About the Dialogue

It is our pleasure to invite you to participate in the Oslo Extreme Dialogue – Building Bridges to the Future

The event will take place on June 18, 2013, from 12 to 3 pm in Sophus Lies Auditorium at the University of Oslo. This event is part of a series of dialogues about responses to changes in climate variability and extreme weather events that will be hosted at universities around the world.


Building upon some of the key messages presented in the IPCC Special Report on “Managing the Risks of Extreme Events and Disasters to Advance Climate Change Adaptation” (SREX), the dialogue seeks to develop an untapped potential to make better connections across communities, sectors, and generations.

The goal of the Oslo Extreme Dialogue is to build stronger bridges between current actions and future outcomes.

The dialogue will be focused on sharing stories and exchanging ideas and perspectives that empower new approaches and responses to climate change and extreme events. The anticipated audience includes 250-300 people, and the dialogue will be streamed and later available as a podcast.

The Oslo Extreme Dialogue will serve as a lead up to the international conference on “Transformation in a Changing Climate” taking place at the University of Oslo, 19-21 June, 2013.

Why an "Extreme Dialogue"?

This Extreme Dialogue seeks to alert the media and mobilize key decision-makers and the public at large to take action in response to changes in climate variability and extreme events. The dialogues will build upon some of the key messages presented in the IPCC SREX Report. The report emphasizes that climate change is influencing extreme events such as drought, floods, and heat waves in many parts of the world, and highlights the disproportionate vulnerability of certain areas, communities, regions, sectors and social groups to climate change. It also shows that risks can be reduced by policies and actions of governments, NGOs and civil society working at international, national and local levels.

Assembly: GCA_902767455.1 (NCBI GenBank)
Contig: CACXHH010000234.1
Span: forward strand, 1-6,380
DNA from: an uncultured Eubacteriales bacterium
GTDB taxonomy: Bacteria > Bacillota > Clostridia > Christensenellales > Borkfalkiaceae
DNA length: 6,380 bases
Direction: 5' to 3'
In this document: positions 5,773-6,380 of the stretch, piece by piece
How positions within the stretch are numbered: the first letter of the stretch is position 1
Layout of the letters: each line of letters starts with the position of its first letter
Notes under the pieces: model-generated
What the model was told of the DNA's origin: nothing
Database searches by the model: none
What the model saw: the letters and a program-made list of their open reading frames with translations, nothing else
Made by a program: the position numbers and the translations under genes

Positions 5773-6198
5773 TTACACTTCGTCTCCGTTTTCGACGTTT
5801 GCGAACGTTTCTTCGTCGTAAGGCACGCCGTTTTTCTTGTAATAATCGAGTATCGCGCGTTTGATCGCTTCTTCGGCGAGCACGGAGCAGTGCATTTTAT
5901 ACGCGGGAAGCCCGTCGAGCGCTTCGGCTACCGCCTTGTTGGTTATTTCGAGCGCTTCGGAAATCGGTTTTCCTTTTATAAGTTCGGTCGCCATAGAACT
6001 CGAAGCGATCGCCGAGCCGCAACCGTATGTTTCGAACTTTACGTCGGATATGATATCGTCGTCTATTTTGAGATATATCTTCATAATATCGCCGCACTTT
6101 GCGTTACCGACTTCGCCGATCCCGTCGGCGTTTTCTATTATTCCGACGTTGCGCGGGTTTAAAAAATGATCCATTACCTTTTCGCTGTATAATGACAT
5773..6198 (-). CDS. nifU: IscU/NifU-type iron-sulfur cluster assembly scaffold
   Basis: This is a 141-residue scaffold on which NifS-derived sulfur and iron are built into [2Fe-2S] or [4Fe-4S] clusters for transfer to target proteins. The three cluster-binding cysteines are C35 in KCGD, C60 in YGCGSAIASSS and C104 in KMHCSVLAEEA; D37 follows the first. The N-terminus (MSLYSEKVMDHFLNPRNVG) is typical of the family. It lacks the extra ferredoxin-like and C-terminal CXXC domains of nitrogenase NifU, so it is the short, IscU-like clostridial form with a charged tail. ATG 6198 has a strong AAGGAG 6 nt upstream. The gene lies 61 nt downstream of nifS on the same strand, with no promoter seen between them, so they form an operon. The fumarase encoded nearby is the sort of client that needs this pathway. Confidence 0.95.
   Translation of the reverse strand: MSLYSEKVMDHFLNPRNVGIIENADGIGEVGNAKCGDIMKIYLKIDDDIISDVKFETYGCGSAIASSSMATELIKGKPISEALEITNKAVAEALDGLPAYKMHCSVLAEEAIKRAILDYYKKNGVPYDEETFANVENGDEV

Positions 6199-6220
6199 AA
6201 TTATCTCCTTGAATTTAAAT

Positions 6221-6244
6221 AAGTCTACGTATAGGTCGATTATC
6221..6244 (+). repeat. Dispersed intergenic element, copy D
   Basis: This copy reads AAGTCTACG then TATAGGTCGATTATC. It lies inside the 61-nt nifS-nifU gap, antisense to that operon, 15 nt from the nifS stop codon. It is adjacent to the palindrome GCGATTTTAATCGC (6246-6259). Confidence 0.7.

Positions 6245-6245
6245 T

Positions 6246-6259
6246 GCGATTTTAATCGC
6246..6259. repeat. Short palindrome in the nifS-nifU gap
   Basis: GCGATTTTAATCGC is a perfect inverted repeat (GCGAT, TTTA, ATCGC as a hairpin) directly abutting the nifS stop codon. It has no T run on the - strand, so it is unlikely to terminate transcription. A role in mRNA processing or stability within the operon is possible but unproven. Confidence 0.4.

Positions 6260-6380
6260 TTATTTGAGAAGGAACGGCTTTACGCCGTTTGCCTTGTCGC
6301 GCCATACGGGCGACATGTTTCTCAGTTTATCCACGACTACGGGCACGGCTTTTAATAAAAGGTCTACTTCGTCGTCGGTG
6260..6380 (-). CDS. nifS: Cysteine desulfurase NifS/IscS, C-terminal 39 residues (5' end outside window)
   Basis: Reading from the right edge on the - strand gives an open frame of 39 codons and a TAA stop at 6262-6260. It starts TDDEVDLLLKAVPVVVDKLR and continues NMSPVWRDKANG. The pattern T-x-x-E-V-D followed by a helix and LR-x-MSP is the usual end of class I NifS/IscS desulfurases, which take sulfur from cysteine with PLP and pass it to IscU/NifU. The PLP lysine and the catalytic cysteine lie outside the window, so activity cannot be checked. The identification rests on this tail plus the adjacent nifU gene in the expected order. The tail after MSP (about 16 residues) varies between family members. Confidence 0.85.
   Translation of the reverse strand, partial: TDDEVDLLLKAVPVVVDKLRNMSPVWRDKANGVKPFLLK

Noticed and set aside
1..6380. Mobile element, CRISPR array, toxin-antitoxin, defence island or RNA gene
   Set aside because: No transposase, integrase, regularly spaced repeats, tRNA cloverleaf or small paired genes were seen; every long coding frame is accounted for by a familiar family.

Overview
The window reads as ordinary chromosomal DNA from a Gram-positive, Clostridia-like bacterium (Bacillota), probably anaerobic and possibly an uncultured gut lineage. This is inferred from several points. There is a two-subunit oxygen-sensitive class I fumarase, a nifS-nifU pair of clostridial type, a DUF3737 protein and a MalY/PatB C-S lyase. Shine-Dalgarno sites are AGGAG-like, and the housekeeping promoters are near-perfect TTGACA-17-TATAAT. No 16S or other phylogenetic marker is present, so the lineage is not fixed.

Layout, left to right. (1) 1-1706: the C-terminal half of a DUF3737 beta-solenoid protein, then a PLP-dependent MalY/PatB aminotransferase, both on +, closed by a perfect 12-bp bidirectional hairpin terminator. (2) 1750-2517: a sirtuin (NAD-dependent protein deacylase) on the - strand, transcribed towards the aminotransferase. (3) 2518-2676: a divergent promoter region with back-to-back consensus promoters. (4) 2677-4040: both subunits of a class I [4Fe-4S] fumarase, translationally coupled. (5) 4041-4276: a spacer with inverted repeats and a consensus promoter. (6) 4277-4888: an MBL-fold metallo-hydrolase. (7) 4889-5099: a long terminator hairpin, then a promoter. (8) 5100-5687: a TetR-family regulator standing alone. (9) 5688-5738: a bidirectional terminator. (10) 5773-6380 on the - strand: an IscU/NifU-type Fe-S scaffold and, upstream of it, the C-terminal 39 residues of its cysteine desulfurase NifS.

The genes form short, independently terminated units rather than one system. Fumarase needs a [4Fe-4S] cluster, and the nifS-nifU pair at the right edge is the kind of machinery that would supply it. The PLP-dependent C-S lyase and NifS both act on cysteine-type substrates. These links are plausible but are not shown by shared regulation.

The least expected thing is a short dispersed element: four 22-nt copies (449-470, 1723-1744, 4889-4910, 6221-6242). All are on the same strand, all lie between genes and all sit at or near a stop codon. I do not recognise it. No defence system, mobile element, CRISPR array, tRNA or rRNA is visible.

Differing perspectives on disaster risk management and climate change adaptation can create obstacles to effective action. As discussed in the SREX, these are often related to differing perceptions of risk, tradeoffs between short-term and long-term goals, competing priorities and values, and different visions for the future. The obstacles need not, however, be fixed barriers to responses. They can be used to reach new understandings regarding the next steps to take for disaster risk reduction, climate change adaptation, improved development trajectories and transformative processes towards equitable and sustainable societies.

Time to change the story

It must furthermore be recognized that framings serve a critical function in allocating responsibility for taking action. If climate change is framed as a scientific concern, many lay people do not feel directly implicated. If it is framed as a matter of technological innovation, researchers and engineers tend to be viewed as the primary actors. The imagery, language, messengers, and stories used in different framings can underscore or detract from an individual’s sense of responsibility and motivation for action. Individuals tend to be more effectively engaged emotionally by positive messages, while appealing to fear has been found to be largely counterproductive. Also, climate change has traditionally been framed as an environmental or political problem. Alternative frames, such as those that connect to here-and-now concerns such as extreme weather events or the economy, may prove more effective in engaging audiences than the frames that currently tend to dominate the public discourse.

The Oslo Extreme Dialogue represents a transformative approach to the challenges of managing the risks associated with changes in climate extremes. Drawing upon a diversity of disciplines and viewpoints, each dialogue will aim to move forward our collective thinking, influence decision-makers to respond to changing climate extremes and build constituencies of demand–an informed public able to perceive the real risks. The Extreme Dialogues will use facilitated dialogue and diverse media including film, art, and theatre to communicate climate change as a compelling story about extreme weather that emphasizes the capacities of humans to manage risk.

Questions to be addressed in the dialogue include:

  • What values are threatened when extreme events occur, and what values become more important during and after extreme events?
  • How do changing climate extremes influence current approaches to risk sharing (e.g. insurance, social capital)?
  • What are the most important indicators of a well-prepared society under changing extremes? Are these equitable to all sectors of a society?
  • What are the long-term benefits of directly engaging with disaster risk reduction?
  • What are the most practical and effective steps to mobilize human and technological resources for disaster prevention and preparedness?
  • What are some of the assumptions underlying these actions, and what are the most creative alternatives that we can imagine?
Published Apr. 11, 2013 5:55 PM - Last modified Apr. 4, 2017 8:39 AM